dc:description " Understanding Monads  November 13, 2015  Yesterday I did not understand Monads, Functors, or Applicatives. Today I understand all three. Not well enough to explain them to a six year old, but well enough to put them to use in the code that I write.  I first encountered Monads about 14 months ago, while working through the Haskell chapter of Seven Languages in Seven Weeks . The author presented Monads as an alien concept, the comprehension of which is elusive to all but the hairiest of neckbeards. I'd like to assert that this does not have to be the case.  Why was I intimidated by the Monad? I can attribute the fear to a few reasons, in no particular order:  Hype  In the same way that companies adopt immature JavaScript libraries and frameworks after their virtues are extolled by Hacker News pundits, software people tend to overstate the terror of the Monad which is then internalised by the impressionable people trying to learn functional programming.  Learning Monads, Functors, and Applicatives is a relatively big pill to swallow, but it's not that hard. It does take some time, and I'm quite certain that any Learn Monads in 10 Minutes! tutorial is going to have to gloss over many important penny-drop moments for the sake of brevity. Sometimes undertaking a large project (in this case learning a collection of new concepts) requires some naïvety to prevent the fear of failure from manifesting itself as an inability to start working. This leads me to my next point-  Lack of context  The Monad tutorials I have read until today seem to mostly focus on the Monad, and it's an unfair emphasis. After having overcome this hurdle myself, I can now tell you that of course learning Monads is going to be difficult when you lack the context of the why behind the what . In order to understand why we need Monads, we first need to understand why we need Functors and Applicatives. In all cases, the mechanics of each concept are not hugely complicated. Simple explanations with examples of why each concept needs to exist is what is sorely needed.  If you do not first understand Functors and Applicatives and what they are used for, you will have very little of the context needed to learn what a Monad is for.  Poor use of language  After having bought into the terror of the Monad, some programmers proceed to explain the concept through an overly simplified analogy, as if this somehow compensates for the fear the pundits have instilled in us from the beginning. Monads are sometimes described in terms of things , but they are not things. To talk about Monads is to talk about context and behaviour. A Monad is not a burrito.   How did I overcome these challenges and finally learn to understand the Monad? I bought, downloaded, and read Maybe Haskell by Pat Brisbin on a long-haul flight. Don't be put off by the fact my flight was long-haul; the book is short. I'm just sleep-deprived and a slow reader.  It's important the book is short. A more traditional Haskell tutorial spends an eternity presenting a million ways to manipulate lists, and I am bored to indifference before ever coming near the chapters on Functors, Applicatives, and Monads.  I don't know Brisbin personally, and I in no way benefit from praising his short book so highly. The point I would like to carry across is that as a reader, I want the story straight. It's unbearable to continue reading when an author is dancing around the issue; constantly flirting and selling the benefits and elegance of the way Haskell works. Brisbin's book gave it to me straight.  I'm driven to write all this because I am excited about what this new knowledge arms with with. There are some powerful and totally uncomplicated ideas that emerge from learning about <$> (fmap) and <*> (apply), the most prominent of which is that functions should assume they are receiving valid inputs. Most of the Ruby and JavaScript code I have written until now has been littered with nil or undefined checks, and this defensive style of programming quickly becomes a total mess. I have learned that the nil checks should be moved out to the boundaries of the system; the data should be validated in one place. Even if you don't care to learn Haskell, I implore you. Go read that book. - All articles Questions & Comments Have a question about this post or anything else? Ask away on Twitter . "@en ; dc:title "Understanding Monads · Jezen Thomas" ; tags:associatedTag tags:applicatives, tags:functors, tags:haskell, tags:monads ; rdfs:comment "This is a web page. A summary (moderate)."@en ; ns2:creator "@jezenthomas" .  YouTube Music is here, and it's a game changer | The Verge :: 1792 13 youtube fowler rihanna songs @prefix annot: <http://www.w3.org/2000/10/annotation-ns#> . @prefix bel: <http://purl.org/net/bel-epa/ont/2007/7/rathaus> . @prefix dbpedia: <http://dbpedia.org/resource/> . @prefix dc: <http://purl.org/dc/elements/1.1/> . @prefix dcterms: <http://purl.org/dc/terms/> . @prefix foaf: <http://xmlns.com/foaf/0.1/> . @prefix geo: <http://www.w3.org/2003/01/geo/wgs84_pos#> . @prefix prism: <http://prismstandard.org/namespaces/1.2/basic#> . @prefix rdf: <http://www.w3.org/1999/02/22-rdf-syntax-ns#> . @prefix rdfs: <http://www.w3.org/2000/01/rdf-schema#> . @prefix tags: <http://www.holygoat.co.uk/owl/redwood/0.1/tags/> . @prefix xml: <http://www.w3.org/XML/1998/namespace> . @prefix xsd: <http://www.w3.org/2001/XMLSchema#> . <http://www.theverge.com/2015/11/12/9723496/youtube-music-app-offline-background> rdfs:label "YouTube Music is here, and it's a game changer | The Verge"@en ; dbpedia:Flesch-Kincaid_Readability_Test 54 ; dbpedia:Gunning-Fog_Index 13 ; dbpedia:Vocabulary 342 ; prism:wordCount 1792 ; dc:date "Sat, 14 Nov 2015 17:31:07 GMT"@en ; dc:description " YouTube is first and foremost a video portal, the world's largest and most popular online collection of moving images. But it's also a search engine, the world's second largest, trailing only its parent company, Google. And while the library on YouTube is made up of videos, in practice it has also become the world's largest streaming music service, used by more people than well-known names like Spotify or Apple when it comes to consuming songs and albums. Today, the video giant is rolling out a new app, YouTube Music , that attempts to capitalize on its dominance in this space. The app is free, and you can use it in free, ad-supported mode, but it becomes a lot more powerful and interesting if you pay for a YouTube Red subscription . The fact that YouTube Music and Google Play Music both exist is a touch confusing, especially since you can use them both for free, but they both add a bunch of features if you subscribe to YouTube Red. The best way to understand the new music app is to think of Facebook. Just as the social network broke out Messenger into its own so it could optimize the experience, YouTube now has dedicated apps for its three most popular verticals: kids, gaming, and music. You can use the app like a standard music service, searching for artists and playing individual songs or albums. It has licensed the same pool of roughly 30 million audio tracks you would find on its competitors. But the service is also optimized to present a vast collection of additional options — from live concert footage to karaoke tracks with embedded lyrics to instructional videos on how to play that bass line — which don't exist on any other music streaming service. \"If you search YouTube for 'call' the first thing that come up are 'Call Me Maybe' and Call of Duty ,\" says T. Jay Fowler, who heads up the development of music products at Youtube. The team tested a service last year, Music Key Beta, and the feedback from users was that they wanted \"an experience optimized for music.\" When you search in the new music app, you'll get only music-related results. Up top will be links to the official artist and album pages. Below that will be official music videos, with the wealth of related content below that. \"A mix of structured and organic results,\" explains Fowler. \"It's kind of a hybrid of browse and search.\" \"We wanted to make something uniquely YouTube.\" Before coming to YouTube, Fowler helped to found MOG , a widely praised music service that never achieved the same consumer traction as its rivals. \"It was the Betamax of music services,\" Fowler says with a wry chuckle.\" With this app, he wanted to create an experience that was low touch but high reward, something that would appeal to a broad audience, and more importantly to a group of consumers distinct from those who have already signed up for a streaming music subscription. \"I didn't want to add in features so we could check a box just because another service has that feature,\" said Fowler. \"We wanted to make something uniquely YouTube.\" The app doesn't try to replicate the full-featured nature of Google Play Music. You cannot, for example, create playlists. Instead YouTube music creates a daily playlist for you, \"My Mix,\" which combines tracks you've listened to, tracks you've liked, and some new stuff it thinks you might like to discover. You can search and listen to any music for free, with ads. If you're a YouTube Red subscriber, the ads go away and you get power features, for example that My Mix playlist is automatically saved for offline playback. The goal, says Fowler, is to give you something that will be ready and waiting when that subway door closes and you realize you've forgotten to prepare your entertainment but are no longer connected to the internet. \"A lot of people think of YouTube as a place you come to consume, lean forward, and then go someplace else, but we want people to have those leanback sessions,\" says Fowler. \"It's important for people to understand that this experience, when unlocked with Red, is deeply portable.\" In place of control, you get convenience. The app will also offer up a couple genre-specific playlists based on your taste. That morning, for example, it had given Fowler a Post-Punk mix. He was particularly fond of a video it gave him from the band Low. As a former record store clerk from the Minneapolis area, Fowler is very familiar with the group, but had never heard their cover of the Rihanna hit \"Stay.\" Below that video, the app recommended the Rihanna original, then other songs and live concerts by Low, including a cover of \"Stay\" they performed at the Pitchfork Music Festival. \"It's smart enough to realize that people might want to see the original, but that the person who likes this is probably more interested in hearing other songs from Low, not Rihanna.\" Making the leap From Low to Rihanna and back again When you're on an artist page, Rihanna for example, you can browse through all her available albums and singles, just as you would on Spotify or Apple Music. You can listen to a full album, and it will play the video when one exists, and use cover art as a placeholder when one does not. If you subscribe to YouTube Red, you can play this music in the background, and choose to play it audio only if you want to save your battery and limit data consumption. If you're in the mood for something a little less structured, you can use the Rihanna track as the seed to kick off an infinite playlist, essentially Rihanna radio, that will cue up related songs. YouTube Music has a neat feature here, familiar to users of Rdio, that lets you adjust the variety. You can pick a station that plays mostly Rihanna and closely related artists, or one that starts with Rihanna but goes off into a more eclectic and adventurous selection from there. A slider to adjust your stream's variety Things can get complicated when it comes to artists whose work was mostly made in the pre-video days. You can play through every album by Harry Nilsson, but it won't show videos for any songs, only cover art. On Nilsson's profile page, it does show you some videos that exist on YouTube, including this stunning live performance of \"Everybody's Talking.\" Unfortunately it won't sync that video up with the song when you play it from an album, because it isn't part of the catalog YouTube licensed from the labels. YouTube, like Spotify, has a big built-in advantage when it comes to personalization and recommendation. Over the last decade, users have made hundreds of millions of playlists, an explicit act of curation that allows YouTube's machine learning algorithms to understand what songs sound good together and what tracks belong in a genre-specific playlist. Along with input from users and structured metadata added by the music labels, \"we're a search engine so we have lots of data sources and pointers from the open web,\" says Fowler. YouTube also has a small human curation staff. Their job is to build playlists, but also to check up on what the algorithms have created, trying to ensure nobody has that \"uh oh\" moment Jimmy Iovine described when praising Apple's human-centric approach to playlisting. \"We do a lot of quality evaluations,\" says Fowler. \"Because when someone uses your service and asks for a certain style of music, when they expect something to play, that is an important contract you have fulfill.\" Along with the personalized playlists, the app has a tab called trending that will show you the most popular songs on YouTube, the fast-rising stars, and the unknowns the curation team thinks will be big in the near future. The goal is to build playlists \"that help our users understand what is culturally relevant,\" says Fowler. I've been using YouTube Red for a couple weeks and definitely feel it's worth the$10 a month. I download a few clips to watch each morning on my subway commute to and from work and relish the ad-free experience. I've also been able to enjoy a few broadcasters from gamers I like as audio only while doing chores around the house, essentially converting the clips to podcasts by enabling the background play feature.       The one feature I really find lacking in Music is the ability to make playlists, but I know that when it comes to music services I'm hungry for power features that don't necessarily appeal to the masses, and the goal here is to capture that massive audience which is already using YouTube as its everyday music service. It seems like it would have been easy enough to include, but Fowler insisted that the goal was to create the simplest, most stripped-down experience for the start. Luckily YouTube Music recognizes that the key to a good offering these days is perfecting recommendation and discovery, and that doing it well requires using more than human editors, as Apple does. Fowler believes curation at scale, relying on a mix of humans and algorithms, is key to transforming a music app from a utility to an experience. \"I've been working in this industry for decades, I've built multiple music services. My favorite part about the evolution, it's no longer just a utility like an outlet, that you can plug into and have all music. You plug into it and it helps make you fall back in love with music, it guides you along.\" Services like Discover Weekly have begun producing some magical moments in my life, and I have high hopes that YouTube Music might be able to do the same.  YouTube, with a billion monthly users and global scale, is uniquely poised to help deliver that. \"The indigenous catalogs can be really unique. In Australia, 30 percent of the music is '90s alt rock, and that isn't consumed anywhere else. To say my hand-curated list will satisfy that population is foolish,\" says Fowler. \"It's admirable to think you can curate the world's music, but once you go global, to have local knowledge, it's best to give the power back to the user.\"  With the launch of the dedicated music app, YouTube has fundamentally changed the market for streaming music. For the last two years the value proposition was clear. Pay $9.99 a month for unlimited access to the same 30 million tracks, with a few exclusives or gaps here and there on certain services. Now you can pay$10 a month and get the world's biggest video library, ad free and offline, a well-built streaming music service with that stock catalog music, and a hybrid music video experience that is unlike anything else out there.   "@en ;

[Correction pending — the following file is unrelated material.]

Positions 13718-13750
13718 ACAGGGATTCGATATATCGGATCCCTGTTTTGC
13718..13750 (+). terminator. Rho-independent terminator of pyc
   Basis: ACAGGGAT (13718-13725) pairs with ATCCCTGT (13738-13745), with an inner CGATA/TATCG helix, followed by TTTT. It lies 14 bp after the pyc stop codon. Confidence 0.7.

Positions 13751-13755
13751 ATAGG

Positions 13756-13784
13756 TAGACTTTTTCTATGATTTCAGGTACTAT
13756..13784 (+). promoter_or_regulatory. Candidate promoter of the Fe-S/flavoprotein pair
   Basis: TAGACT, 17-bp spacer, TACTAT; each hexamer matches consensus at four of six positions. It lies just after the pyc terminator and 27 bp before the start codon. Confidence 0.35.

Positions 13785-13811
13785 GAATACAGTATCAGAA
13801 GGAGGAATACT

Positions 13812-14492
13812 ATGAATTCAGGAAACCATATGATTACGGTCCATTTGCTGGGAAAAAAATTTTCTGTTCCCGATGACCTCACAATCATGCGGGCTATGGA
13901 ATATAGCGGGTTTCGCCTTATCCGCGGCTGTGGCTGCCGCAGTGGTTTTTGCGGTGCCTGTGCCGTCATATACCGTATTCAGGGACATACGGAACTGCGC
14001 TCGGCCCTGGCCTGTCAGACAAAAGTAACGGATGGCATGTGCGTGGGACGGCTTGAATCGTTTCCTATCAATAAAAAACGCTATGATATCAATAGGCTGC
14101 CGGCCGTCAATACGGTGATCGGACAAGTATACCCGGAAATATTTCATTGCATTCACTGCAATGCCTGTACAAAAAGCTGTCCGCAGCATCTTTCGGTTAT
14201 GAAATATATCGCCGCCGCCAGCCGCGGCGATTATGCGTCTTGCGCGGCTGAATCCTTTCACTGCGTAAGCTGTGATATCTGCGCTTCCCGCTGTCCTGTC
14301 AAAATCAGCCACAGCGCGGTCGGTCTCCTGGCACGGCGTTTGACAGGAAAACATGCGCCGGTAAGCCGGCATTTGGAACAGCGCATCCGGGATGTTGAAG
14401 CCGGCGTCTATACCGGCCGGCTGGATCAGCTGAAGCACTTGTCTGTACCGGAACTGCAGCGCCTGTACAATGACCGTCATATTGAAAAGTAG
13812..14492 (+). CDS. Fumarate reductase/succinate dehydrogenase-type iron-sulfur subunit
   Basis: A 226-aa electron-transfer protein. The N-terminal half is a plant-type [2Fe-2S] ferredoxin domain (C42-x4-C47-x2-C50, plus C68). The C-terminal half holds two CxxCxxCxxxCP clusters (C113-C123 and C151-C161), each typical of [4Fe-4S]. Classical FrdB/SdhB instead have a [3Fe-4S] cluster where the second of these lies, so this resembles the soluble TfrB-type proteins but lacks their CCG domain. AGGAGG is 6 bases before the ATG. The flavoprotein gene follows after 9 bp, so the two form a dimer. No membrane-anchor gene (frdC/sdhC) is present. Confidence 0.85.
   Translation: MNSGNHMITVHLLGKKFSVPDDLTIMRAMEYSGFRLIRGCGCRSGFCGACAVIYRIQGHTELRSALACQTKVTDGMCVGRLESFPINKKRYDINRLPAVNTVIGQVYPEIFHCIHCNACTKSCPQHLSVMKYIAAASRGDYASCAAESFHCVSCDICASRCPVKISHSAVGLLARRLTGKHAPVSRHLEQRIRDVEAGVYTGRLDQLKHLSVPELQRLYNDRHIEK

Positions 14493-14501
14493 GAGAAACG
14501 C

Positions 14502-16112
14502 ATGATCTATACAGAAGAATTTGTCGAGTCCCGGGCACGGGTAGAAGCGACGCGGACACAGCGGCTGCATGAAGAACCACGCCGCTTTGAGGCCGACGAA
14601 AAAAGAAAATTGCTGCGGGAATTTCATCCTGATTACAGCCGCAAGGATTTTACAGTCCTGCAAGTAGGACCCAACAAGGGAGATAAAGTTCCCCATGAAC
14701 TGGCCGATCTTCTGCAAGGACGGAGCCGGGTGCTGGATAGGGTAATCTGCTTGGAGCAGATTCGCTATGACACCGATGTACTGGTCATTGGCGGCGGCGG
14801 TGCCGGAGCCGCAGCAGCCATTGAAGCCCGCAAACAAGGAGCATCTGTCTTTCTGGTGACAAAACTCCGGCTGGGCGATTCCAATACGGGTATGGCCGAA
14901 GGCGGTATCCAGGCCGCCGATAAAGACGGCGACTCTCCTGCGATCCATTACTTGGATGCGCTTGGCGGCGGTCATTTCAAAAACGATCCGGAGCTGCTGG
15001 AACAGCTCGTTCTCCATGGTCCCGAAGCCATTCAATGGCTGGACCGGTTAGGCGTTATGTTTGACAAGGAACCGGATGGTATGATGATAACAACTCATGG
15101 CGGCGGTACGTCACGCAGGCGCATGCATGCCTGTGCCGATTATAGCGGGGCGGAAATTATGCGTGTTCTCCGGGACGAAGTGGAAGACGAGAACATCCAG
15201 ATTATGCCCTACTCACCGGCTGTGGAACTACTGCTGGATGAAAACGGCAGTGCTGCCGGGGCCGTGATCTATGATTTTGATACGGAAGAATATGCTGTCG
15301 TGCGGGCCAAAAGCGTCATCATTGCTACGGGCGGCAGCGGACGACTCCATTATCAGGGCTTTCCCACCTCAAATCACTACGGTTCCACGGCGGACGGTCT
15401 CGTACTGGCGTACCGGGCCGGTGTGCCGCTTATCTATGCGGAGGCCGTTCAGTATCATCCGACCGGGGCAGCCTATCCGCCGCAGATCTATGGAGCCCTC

dc:title "YouTube Music is here, and it's a game changer | The Verge" ;